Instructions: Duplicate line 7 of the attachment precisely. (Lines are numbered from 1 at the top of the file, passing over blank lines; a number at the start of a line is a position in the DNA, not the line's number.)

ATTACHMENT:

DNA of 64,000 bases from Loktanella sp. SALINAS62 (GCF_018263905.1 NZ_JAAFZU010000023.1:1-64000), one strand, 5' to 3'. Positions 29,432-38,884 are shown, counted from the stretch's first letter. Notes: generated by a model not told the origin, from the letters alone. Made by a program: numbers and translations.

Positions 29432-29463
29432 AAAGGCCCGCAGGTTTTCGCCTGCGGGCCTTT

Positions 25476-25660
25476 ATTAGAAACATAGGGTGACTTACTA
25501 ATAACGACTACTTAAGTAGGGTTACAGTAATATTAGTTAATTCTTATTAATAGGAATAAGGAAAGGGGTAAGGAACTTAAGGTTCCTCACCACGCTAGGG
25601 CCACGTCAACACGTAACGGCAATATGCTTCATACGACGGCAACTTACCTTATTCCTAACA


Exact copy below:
25601 CCACGTCAACACGTAACGGCAATATGCTTCATACGACGGCAACTTACCTTATTCCTAACA